Cindy Wassmuth, Family Practice Physician Assistant, Nuvance Health Medical Practices Ridgefield Primary Care


Brenda was able to have the x-ray that same day and scheduled an appointment with fellowship-trained pulmonary and critical care medicine physician Dr. Dmitriy Golovyan in Danbury, Connecticut. Dr. Golovyan had recently joined Nuvance Health Medical Practices and Brenda was one of his first patients.

 

Dr. Dmitriy Golovyan, Critical Care Medicine and Pulmonology, Nuvance Health
Dr. Dmitriy Golovyan, Critical Care Medicine and Pulmonology, Nuvance Health

Brenda had a spirometry, which is a lung function or breathing test. The test results indicated she likely had something obstructing her airway. In addition, the x-ray showed an obstruction in her upper airway.

“I began to worry when Dr. Golovyan said I needed to address what was wrong immediately and have a CT scan the next day.”

“Dr. Golovyan called me right after I had the CT scan and said my airway looked almost completely closed,” said Brenda. “He had already reviewed my CT scan with a colleague who specializes in airway conditions and he was confident he could help me.”

Dr. Golovyan connected Brenda with Dr. Faiz Bhora, who had also just joined Nuvance Health Medical Practices and been there a week.

Dr. Bhora is system chief of thoracic surgery and thoracic oncology program at Nuvance Health. He is a nationally recognized, fellowship-trained thoracic surgeon who specializes in minimally invasive procedures to treat thoracic diseases and airway conditions, including lung cancer and tracheal stenosis. He has extensive experience in the endoscopic treatment of subglottic and tracheal stenosis and is a leading authority in the field.

 

Faiz Bhora, MD
Dr. Faiz Bhora, System Chief of Thoracic Surgery and Thoracic Oncology Program, Nuvance Health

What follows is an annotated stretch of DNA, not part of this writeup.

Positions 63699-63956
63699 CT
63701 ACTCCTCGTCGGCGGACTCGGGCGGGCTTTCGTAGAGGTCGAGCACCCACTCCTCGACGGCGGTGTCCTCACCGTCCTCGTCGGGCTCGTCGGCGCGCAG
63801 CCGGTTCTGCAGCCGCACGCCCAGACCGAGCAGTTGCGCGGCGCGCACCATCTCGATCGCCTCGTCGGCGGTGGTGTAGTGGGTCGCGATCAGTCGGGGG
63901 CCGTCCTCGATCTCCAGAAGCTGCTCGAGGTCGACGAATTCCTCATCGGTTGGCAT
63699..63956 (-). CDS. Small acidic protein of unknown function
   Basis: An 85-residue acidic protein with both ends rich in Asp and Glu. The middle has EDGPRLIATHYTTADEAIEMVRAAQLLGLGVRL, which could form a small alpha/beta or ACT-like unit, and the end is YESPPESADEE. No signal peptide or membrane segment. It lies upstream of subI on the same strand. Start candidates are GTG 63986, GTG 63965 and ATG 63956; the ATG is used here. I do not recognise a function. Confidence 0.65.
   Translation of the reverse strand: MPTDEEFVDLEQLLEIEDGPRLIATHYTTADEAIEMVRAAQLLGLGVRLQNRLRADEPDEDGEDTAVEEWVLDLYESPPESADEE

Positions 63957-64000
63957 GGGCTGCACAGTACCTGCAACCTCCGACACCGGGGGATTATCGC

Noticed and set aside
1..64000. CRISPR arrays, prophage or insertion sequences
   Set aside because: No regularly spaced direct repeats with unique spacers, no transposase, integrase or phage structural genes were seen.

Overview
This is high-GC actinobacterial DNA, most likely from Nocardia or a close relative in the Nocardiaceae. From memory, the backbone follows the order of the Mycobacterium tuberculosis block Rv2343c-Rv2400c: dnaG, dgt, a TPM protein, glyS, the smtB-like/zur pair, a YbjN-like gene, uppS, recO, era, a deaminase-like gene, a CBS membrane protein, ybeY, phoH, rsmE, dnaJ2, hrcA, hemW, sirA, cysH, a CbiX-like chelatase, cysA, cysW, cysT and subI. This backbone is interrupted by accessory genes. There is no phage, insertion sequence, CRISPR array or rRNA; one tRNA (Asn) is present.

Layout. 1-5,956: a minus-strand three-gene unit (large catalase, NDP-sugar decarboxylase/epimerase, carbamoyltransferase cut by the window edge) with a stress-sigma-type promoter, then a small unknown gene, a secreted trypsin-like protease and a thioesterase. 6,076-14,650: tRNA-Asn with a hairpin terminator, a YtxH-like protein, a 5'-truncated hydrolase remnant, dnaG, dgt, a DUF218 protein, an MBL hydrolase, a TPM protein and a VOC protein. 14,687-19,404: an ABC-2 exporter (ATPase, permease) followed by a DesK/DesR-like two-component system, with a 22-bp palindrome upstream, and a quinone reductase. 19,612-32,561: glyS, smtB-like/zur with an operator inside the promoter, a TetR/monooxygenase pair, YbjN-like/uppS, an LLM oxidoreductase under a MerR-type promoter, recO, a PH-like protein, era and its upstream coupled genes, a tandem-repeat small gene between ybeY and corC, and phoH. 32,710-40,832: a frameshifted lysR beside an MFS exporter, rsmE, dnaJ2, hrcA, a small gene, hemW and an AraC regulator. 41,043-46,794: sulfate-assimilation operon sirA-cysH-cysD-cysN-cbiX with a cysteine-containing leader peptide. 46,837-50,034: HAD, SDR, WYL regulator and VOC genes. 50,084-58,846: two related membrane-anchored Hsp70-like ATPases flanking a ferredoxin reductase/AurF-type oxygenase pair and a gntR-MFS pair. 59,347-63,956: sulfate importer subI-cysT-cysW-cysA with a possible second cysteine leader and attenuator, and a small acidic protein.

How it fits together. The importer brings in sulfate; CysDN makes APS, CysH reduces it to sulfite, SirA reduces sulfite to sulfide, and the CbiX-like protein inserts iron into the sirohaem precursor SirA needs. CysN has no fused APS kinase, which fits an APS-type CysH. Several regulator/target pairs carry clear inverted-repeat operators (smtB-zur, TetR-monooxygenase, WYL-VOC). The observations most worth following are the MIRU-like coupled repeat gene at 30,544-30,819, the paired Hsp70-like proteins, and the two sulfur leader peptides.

Related article: Woman has lung cancer detected and treated early thanks to routine screenings

Brenda was diagnosed with idiopathic subglottic stenosis, a rare airway disorder that causes narrowing of the upper trachea, also called the windpipe. Airway trauma or other diseases such as Wegener’s Granulomatosis (also known as Granulomatosis with Polyangitis or GPA), Lupus and other connective tissue diseases can cause the benign disorder. The cause is unknown in Brenda’s case.

“Brenda’s airway was the size of a pea, which was causing her breathing issues and a life-threatening condition. If even a small piece of phlegm got caught in her airway the wrong way, it may have asphyxiated her,” said Dr. Bhora.

 

Brenda Collins’ airway before spray cryotherapy was the size of a pea.
Brenda Collins’ airway before spray cryotherapy was the size of a pea.

“I felt like it was a miracle how quickly I was able to see Dr. Bhora and that he had just happened to join the practice. It is funny how things work out,” said Brenda.

Dr. Bhora recommend spray cryotherapy (SCT) for Brenda, which he performs at Nuvance Health’s Vassar Brothers Medical Center together with Dr. Al Haitham Al Shetawi, a fellowship-trained head and neck surgeon.

 

 Dr. Al Haitham Al Shetawi, Head and Neck Surgery, Nuvance Health
 Dr. Al Haitham Al Shetawi, Head and Neck Surgery, Nuvance Health

“Collaborating with a head and neck surgeon gives the patient true multi-specialty care,” said Dr. Bhora.

Using a bronchoscope — a tube with a tiny camera on the end — and catheter, Dr. Bhora sprays liquid nitrogen on diseased airway tissue to freeze and destroy it. Then, he uses a balloon to widen the airway. He views everything on a video monitor — no incisions are required.